I have maintained my Christian faith and am currently Church Secretary at West Wickham & Shirley Baptist Church.

John AdkinsJ H John Peet (JRGS teacher 1961-65) adds: I’m not sure the school that John Adkins (pictured left) took on during the latter half of his career is correctly called a prep school. He re-established a secondary school - and eventually a junior school - as a Christian foundation, but not as a “faith school” as we use the terminology today.
   And I am not sure that I would say John married “comparatively late in life” - it depends on definitions. Certainly it was several years after Tony [Davey] and I married – and I did wonder at one point whether he ever would. His wife, Heather, was a tremendous support to him in his school and camp and Crusader work.

Ian Castro (JRGS 1958-65) addsThe Alumni might recall that I contributed recollections of John Adkins some years ago . John taught me physics when I was in the JRGS Sixth. It was his first school and I later married John's younger sister, Lucy. to whom I'm still very happily married after 34 years (three sons, one grandson). Sadly, John died in 2000, having bought and very successfully run a private school, which is still going strong, in Berkhamstead, after a couple of state teaching posts.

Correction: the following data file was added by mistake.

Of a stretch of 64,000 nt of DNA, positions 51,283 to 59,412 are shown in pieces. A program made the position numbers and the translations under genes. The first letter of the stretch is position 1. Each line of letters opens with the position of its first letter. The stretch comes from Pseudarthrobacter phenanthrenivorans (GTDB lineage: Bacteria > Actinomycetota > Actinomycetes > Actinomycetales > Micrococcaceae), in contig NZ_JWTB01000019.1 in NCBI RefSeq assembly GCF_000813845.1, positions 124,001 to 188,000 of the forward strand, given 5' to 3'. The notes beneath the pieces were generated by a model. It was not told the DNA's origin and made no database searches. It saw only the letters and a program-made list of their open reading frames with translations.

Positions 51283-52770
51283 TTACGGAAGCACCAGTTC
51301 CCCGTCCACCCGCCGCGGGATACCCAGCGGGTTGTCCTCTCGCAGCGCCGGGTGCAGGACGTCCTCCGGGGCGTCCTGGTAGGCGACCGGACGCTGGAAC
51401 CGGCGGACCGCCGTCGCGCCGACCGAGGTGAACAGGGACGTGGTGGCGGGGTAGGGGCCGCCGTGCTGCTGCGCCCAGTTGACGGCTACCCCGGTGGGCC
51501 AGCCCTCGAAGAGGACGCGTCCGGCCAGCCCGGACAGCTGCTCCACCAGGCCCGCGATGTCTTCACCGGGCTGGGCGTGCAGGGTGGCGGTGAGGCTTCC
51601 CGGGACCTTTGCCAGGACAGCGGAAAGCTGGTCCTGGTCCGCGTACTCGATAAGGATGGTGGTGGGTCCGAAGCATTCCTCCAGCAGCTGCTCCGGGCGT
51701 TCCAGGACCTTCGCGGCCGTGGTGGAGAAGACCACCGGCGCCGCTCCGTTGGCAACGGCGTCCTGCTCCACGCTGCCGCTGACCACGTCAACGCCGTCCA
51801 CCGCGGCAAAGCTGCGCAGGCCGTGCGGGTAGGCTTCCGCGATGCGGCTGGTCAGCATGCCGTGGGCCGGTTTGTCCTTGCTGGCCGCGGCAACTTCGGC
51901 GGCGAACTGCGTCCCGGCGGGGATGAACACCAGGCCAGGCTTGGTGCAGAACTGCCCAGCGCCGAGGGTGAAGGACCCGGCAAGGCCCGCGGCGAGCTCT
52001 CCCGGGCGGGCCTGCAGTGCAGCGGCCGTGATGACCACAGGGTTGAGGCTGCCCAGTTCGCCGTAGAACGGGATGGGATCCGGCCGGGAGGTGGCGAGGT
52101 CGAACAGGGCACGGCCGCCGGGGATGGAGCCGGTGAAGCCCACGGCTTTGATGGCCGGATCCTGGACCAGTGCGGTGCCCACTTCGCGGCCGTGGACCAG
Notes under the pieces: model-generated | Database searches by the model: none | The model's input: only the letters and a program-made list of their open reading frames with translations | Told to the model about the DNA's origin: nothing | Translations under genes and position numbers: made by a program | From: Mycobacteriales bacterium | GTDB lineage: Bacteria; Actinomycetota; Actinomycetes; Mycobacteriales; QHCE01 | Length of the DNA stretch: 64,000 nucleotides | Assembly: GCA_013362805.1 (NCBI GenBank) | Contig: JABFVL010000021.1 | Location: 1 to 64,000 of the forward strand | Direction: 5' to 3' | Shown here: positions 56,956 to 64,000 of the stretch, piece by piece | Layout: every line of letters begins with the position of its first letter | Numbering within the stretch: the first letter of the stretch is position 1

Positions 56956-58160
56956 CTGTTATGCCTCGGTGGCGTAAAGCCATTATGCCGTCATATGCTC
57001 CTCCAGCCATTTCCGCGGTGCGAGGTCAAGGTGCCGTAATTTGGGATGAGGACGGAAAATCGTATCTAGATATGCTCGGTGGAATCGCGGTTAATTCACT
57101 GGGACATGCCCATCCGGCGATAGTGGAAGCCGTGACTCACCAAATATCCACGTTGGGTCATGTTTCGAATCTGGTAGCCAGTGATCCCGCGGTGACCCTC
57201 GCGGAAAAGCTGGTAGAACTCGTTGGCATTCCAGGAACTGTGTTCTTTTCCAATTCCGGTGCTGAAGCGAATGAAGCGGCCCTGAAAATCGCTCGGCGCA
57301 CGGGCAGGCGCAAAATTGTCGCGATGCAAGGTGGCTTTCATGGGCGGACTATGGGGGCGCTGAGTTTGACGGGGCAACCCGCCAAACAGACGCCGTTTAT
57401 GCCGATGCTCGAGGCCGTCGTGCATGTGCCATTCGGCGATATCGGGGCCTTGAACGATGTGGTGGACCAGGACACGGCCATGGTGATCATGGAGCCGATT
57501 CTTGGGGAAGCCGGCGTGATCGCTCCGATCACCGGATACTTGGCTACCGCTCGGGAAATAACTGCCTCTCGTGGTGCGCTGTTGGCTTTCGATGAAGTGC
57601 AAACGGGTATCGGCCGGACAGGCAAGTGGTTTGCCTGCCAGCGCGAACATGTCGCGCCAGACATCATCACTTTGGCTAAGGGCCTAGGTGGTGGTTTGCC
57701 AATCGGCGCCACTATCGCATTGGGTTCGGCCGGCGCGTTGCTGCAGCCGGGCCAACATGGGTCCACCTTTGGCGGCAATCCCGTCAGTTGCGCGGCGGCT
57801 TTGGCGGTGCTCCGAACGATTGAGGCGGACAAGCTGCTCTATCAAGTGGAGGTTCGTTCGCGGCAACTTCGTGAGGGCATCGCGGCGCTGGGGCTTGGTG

Victor Ross (JRGS 1961-68) discovers a Venice hotel with Ruskin connections ...

La Calcina, Venice

Victor Ross at sea

 The Hotel

At Sea

I thought Old Boys might be interested in a hotel recommendation.
   On a trip last month to Italy I sailed with my wife and some friends from Rome to Venice and stayed for a few days at a small hotel on the Giudecca Canal in Venice called La Calcina.
   It is a very comfortable pensione-style hotel with friendly staff, excellent views over the canal, and a delightful terrace actually built over the canal edge where excellent meals can be taken. It is not too expensive (for Venice) but is very popular so try to get bookings as far in advance as possible if you plan to stay there.